Do you have trouble getting effortless power through the ball?
If so, you may have overlooked the role of golf forearm rotation during the takeaway, a key to achieving a powerful release.
I'm sure you understand that counter-clockwise rotation (for righties) must happen in the downswing.
However, you MUST get in the proper position in the backswing to prepare for it by rotating the forearms during the takeaway.
Many golfers don't.
But fear not, there's good news:
It can be much easier than you might've thought to correct the position you see below.
Forearm rotation is incredibly important in the golf swing. It's going to allow you to set the golf club on plane during the backswing, and it's also going to allow you to release the club effectively and pick up some club head speed with very little effort.
The first thing we need to understand about golf swing forearm rotation is that, as the club goes back, the forearms are going to rotate about 45 degrees. As I mentioned, this sets the club on plane.
As we come down we're going to need to release this rotation, and that's what's going to increase club head speed. Imagine, if you take this club right out in front of your body and you rotate your arms 45 degrees, that's essentially what's happening during the backswing.
To further understand how this actually works, I want you to grab your right wrist. You'll feel this bony protrusion at the bottom of your right wrist here. This is your ulna. This is the bone that's on the outside of your forearm; your radius is on the inside of the forearm.
You can feel, as you twist these back and forth that these rotate on top of each other, one way or another way, and that's what helps the forearms rotate in the golf swing. As I'm doing this, you'll notice my upper arm is not rotating. My forearm can rotate independently.
Your upper arms also have a job to play in this rotation, especially the left arm. My left elbow here, and my upper arm, is going to rotate a bit internally to help set that club on plane during the backswing. That's what's going to help rotate the arm.
My right arm, on the other hand, pretty much the upper arm is going to be fully externally rotated, leaving this elbow pit facing toward the sky, as we've mentioned several times before, in other videos. This elbow pit is going to be externally rotated, and it's going to be pointing straight up.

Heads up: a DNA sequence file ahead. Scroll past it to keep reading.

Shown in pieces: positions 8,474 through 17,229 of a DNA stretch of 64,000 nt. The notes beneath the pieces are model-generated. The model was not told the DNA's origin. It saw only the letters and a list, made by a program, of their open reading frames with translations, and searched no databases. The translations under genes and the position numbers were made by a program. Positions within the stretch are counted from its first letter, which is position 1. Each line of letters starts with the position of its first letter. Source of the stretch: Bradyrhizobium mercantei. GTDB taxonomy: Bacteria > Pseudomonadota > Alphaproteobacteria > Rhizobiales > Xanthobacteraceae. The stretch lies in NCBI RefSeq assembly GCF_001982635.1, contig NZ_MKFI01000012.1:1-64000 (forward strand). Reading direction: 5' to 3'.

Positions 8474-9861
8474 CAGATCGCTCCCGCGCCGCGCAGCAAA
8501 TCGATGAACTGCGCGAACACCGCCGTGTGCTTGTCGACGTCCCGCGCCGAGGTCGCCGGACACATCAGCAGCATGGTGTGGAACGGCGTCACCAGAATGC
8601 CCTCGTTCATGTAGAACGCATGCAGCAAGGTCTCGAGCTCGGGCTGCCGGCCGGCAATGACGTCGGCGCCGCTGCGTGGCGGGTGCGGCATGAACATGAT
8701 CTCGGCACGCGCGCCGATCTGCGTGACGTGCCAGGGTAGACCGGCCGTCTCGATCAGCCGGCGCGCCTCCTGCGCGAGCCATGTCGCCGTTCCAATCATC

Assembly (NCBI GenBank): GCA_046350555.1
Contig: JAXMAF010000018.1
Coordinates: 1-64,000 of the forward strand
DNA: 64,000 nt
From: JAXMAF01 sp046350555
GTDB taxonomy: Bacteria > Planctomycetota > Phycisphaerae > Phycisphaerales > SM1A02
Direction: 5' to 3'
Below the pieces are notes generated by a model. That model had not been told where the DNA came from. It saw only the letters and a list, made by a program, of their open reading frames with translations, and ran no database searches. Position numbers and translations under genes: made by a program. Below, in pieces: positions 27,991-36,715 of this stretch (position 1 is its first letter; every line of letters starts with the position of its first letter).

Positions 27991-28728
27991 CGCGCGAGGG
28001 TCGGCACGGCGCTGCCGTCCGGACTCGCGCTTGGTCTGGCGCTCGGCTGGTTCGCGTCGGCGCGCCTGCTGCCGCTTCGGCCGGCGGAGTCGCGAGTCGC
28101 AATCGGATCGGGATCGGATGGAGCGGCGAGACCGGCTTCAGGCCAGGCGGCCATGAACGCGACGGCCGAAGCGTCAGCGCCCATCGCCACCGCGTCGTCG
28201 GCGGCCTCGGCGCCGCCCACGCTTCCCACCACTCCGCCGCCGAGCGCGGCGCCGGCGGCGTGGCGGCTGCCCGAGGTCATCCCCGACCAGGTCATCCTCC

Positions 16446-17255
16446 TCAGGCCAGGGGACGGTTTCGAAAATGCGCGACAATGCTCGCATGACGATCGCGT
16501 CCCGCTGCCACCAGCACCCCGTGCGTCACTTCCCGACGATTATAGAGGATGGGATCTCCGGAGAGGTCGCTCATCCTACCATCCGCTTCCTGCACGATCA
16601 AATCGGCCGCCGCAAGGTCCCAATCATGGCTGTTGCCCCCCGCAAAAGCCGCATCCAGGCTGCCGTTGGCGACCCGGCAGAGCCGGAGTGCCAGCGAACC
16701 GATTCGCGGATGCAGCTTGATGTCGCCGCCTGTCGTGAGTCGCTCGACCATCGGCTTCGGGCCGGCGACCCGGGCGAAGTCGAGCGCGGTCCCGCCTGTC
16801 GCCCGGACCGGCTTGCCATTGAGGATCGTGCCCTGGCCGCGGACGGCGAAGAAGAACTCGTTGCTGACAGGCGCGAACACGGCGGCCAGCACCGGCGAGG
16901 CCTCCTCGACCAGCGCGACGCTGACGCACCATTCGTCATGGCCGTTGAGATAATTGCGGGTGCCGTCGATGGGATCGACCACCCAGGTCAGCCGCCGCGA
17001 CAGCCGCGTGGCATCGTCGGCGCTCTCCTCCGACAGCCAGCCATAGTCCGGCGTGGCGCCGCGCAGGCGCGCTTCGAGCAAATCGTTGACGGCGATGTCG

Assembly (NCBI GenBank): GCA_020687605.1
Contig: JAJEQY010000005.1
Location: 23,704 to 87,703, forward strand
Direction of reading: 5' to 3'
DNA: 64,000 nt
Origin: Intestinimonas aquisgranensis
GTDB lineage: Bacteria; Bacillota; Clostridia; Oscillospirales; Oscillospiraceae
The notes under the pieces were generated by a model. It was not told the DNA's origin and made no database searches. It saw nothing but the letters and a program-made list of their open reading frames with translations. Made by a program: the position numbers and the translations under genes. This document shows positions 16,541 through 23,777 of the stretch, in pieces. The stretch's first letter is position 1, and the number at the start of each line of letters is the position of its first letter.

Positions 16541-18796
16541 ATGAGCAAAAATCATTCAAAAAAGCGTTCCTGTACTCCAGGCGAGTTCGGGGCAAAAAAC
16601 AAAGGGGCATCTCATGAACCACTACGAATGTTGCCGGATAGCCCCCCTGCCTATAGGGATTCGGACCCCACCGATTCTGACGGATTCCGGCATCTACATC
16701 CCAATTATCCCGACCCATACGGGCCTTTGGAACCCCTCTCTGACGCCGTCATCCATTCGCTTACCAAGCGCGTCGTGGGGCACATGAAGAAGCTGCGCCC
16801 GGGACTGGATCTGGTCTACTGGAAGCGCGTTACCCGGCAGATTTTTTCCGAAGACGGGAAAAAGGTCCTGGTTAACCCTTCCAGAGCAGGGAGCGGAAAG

Most of the right arm rotation in the golf backswing is going to happen just from the wrist, and the radius and the ulna, as we talked about before.
The tip for today is a great checkpoint, and a very easy visualization to have. It's to do with the right thumbnail. As we go back to the completion of the takeaway, a couple of things need to happen. One, the face needs to be vertical.
This face needs to be rotating until the completion of your takeaway. That face is vertical on the club. If I do this correctly, if I have a neutral grip, my right thumbnail is going to be facing straight up toward the sky.
Let me do this again for you, in slow motion. As I turn back, I'm really focusing on this right shoulder turning back. I'm getting a little bit of forearm rotation so that my club head is vertical, and now the nail of my right thumb is facing straight up toward the sky.
If I don't get enough rotation of the golf club during the takeaway, the club is going to be shut, as I see almost every day in the swing reviews - pretty much every day - and this thumbnail is now going to be pointed over in front of my body.
One of the reasons this all came about was, a lot of golf instructors tell you to swing the club where, at the completion of the takeaway, the club face matches your spine angle. This simply isn't true. If I went by this ideology, the club face would match my spine the entire swing, and I think we can all agree that this is...I'm not even sure if that's possible, but definitely not the ideal position to be in. We need this face to rotate open, and then closed, so that we can pick up some club head speed.
One last thing that this right thumbnail is going to do for you; it's going to make sure that you don't cock the wrist too early. If my club gets to parallel, and my right thumbnail is pointing vertically, I can't cock my wrist or the thumbnail would be pointing back towards me. If I cock my wrist too early, now my thumbnail is out of position.
If I do it correctly, my hands are a bit below my waist, I'm at the completion of the takeaway, and my right thumbnail straight up toward the sky. This is how much forearm rotation is needed during the takeaway in the golf swing.
I will mention that this is a drill, the exact degrees of rotation of your thumbnail may not be perfectly vertical at the completion of the takeaway. The goal is to get the club face vertical, so if your thumbnail is a couple degrees in or out, it may not be absolutely perfect.
If we have a neutral grip, it's going to be pretty close. If you have a very strong grip, so if your hands are turned to the side, your thumbnail may be pointing a bit to the right. If you have a very weak grip, your thumbnail may point a bit to the left.
Another recommendation would be to try to work toward a neutral grip, and then realize for this drill the exact degrees of rotation of the thumbnail may not be perfect.
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